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113. Meaning of Yize Mode
- same as mangong and nanlü,2 from standard tuning lower 1st, 3rd and 6th strings: 3 5 6 1 2 3 5
夷則意 1
Yize Yi

"Yize" ("exotic standard") is the 9th of the 12 Chinese tones. It is used here with only two melodies, Chu Tai Yin and Yuan You. The accompanying commentary mentions it together with two other mode titles that use the same tuning: Man'gong in Shen Qi Mi Pu, and Nanlü ("southern tube"), #134 here in Xilutang Qintong (associated only with #135 Jin Wei (Respectful and Polite). Nanlü is the name of the 10th of the 12 tones, while mangong literally means "lowered gong" (probably meaning "lowered first string"). It is not clear what modal significance these names have, but the tunings are identical.

The title Yize Yi survives only in Xilutang Qintong.4 There is no preface, but there is commentary just under the heading at the front of the mode that explains the tuning in detail.5

The melody of #135 Jin Wei is the same as that of Huo Lin in Folio I of Shen Qi Mi Pu, which calls the tuning mangong. However, although yize, mangong and nanlü are identical tunings, and the above statement from Xilutang Qintong makes no effort to distinguish between them, there may in fact be some modal differences.

Looking at the tonal centers of melodies in yize mode, based on the closing notes these three (#113-115) pieces in yize mode have their overall tonal center on 1 (do) with the secondary on 5 (sol). However, the tonal center often changes to center on 6 (la), with 3 (mi) as a secondary; in particular, with Yuan You 6 and 3 are the predominant tonal centers except at the beginning and end. The one melody in nanlü, Huolin - Jin Wei, also seems to have 1 as its primary tonal center, but for most of it 6 also seems to be the most important tonal center. Melodies with tonal centers on 1 and 5 might be compared in Western terms to a major mode, while those with tonal centers on 6 and 3 might be compared to a Western minor mode. However, in Huo Lin the tonal center most commonly seems to shift between 1 and 3.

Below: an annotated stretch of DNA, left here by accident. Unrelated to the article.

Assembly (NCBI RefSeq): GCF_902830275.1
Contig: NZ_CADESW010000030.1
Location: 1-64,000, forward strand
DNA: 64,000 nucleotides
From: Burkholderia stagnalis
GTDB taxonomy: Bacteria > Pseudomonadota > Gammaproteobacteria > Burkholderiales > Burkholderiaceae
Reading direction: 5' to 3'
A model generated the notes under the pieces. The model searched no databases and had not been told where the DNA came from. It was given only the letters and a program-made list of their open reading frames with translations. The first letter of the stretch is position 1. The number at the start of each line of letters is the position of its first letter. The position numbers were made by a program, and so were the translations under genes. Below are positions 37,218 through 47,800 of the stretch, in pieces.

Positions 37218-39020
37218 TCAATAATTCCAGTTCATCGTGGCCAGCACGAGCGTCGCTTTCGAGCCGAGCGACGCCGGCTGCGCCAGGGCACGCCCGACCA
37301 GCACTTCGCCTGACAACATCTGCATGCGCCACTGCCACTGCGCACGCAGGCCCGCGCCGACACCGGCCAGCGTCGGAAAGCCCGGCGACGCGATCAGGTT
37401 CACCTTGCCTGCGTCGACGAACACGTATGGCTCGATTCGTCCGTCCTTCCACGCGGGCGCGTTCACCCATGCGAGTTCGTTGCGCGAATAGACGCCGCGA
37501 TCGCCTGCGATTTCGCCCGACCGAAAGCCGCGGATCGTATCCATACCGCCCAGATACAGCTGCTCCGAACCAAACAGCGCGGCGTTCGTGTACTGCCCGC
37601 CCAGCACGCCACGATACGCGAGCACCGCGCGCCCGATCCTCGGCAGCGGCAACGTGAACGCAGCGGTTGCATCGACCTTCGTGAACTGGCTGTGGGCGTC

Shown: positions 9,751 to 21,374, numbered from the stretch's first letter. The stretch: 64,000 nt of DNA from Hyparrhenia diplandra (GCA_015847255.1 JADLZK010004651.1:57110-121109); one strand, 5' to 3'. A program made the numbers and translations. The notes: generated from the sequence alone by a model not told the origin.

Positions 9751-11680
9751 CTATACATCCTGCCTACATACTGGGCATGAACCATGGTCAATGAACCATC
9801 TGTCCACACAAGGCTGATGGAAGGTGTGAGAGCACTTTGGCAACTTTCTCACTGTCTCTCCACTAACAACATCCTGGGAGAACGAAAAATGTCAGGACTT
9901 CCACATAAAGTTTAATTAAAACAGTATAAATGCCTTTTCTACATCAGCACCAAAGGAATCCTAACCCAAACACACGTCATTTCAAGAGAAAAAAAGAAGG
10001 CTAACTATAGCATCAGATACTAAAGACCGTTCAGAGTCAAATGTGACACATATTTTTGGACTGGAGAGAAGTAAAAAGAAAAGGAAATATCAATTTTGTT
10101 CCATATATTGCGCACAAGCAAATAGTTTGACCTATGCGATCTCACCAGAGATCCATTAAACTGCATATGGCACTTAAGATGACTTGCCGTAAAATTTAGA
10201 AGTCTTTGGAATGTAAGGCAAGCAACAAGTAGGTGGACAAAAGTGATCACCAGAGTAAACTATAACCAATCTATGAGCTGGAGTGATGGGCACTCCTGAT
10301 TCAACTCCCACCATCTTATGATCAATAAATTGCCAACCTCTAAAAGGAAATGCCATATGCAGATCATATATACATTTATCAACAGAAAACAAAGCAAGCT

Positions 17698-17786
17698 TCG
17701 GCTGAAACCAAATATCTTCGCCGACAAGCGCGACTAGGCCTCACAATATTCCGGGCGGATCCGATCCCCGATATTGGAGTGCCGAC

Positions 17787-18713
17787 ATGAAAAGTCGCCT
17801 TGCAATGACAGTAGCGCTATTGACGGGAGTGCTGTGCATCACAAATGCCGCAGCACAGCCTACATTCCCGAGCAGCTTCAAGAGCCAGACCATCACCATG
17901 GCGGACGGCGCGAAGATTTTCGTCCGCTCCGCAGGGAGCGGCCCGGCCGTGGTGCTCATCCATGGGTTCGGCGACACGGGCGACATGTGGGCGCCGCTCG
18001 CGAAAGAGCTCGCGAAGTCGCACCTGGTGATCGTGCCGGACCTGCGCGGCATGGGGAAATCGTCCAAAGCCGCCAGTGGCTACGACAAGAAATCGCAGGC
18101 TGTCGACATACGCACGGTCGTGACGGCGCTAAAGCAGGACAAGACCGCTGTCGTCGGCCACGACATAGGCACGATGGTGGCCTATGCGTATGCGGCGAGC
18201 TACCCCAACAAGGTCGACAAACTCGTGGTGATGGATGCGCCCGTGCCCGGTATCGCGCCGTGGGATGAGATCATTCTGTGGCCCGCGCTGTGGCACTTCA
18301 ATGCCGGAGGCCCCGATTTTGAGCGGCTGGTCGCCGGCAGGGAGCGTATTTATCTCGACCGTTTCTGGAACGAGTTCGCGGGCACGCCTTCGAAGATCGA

As for themes, the two melodies using yize tuning have themes related to Qu Yuan and the state of Chu. Melodies with that connection generally use a raised fifth string tuning: most often raised fifth (ruibin) or raised second and fifth (qiliang), but also raised second, fifth and seventh (Guxian). Although yize tuning is said to be achieved by lowering the first, third and sixth strings, the same relative tuning can be reached by raising the second, fourth, fifth and seventh strings.

However, the theme of Huolin - Jinwei does not concern the state of Chu: it is a story about Confucius.



One Section; timings follow
my recording 聽錄音 (go to Chutai Yin)

00.00   1.
00.57   harmonic coda
01.18   end

Footnotes (Shorthand references are explained on a separate page)

1. Yize references
39908.203 discusses it only in terms of the 12 pitches.

2. Yize: same as man'gong and nanlü
See further comment

4. Tracing Yize Yi
Zha: 21/--/-- .

5. Comment below mode title
Below the mode title (夷則調曲譜 Melodies in Yize Mode" is the following explanation (see QQJC III/207):

(From standard tuning)lower the first, third and sixth strings one position. This old yize stringing is commonly called
mangong (lowered third) mode. Yize and nanlü (see #134 Nanlü Yi and #135 Jin Wei) use the fourth string as gong (do or 1; hence the relative tuning 3 5 6 1 2 3 5). Thus the open 6th string has the same sound as the 4th string stopped in the 12th position."

The last statement is clearly a misprint: if one follows the instructions regarding the tuning method, the open 6th string will have the same sound as the 4th string stopped in the 11th position, not the 12th. Further confusion may result from certain other factors regarding this tuning.

Return to the annotated handbook list or to the Guqin ToC.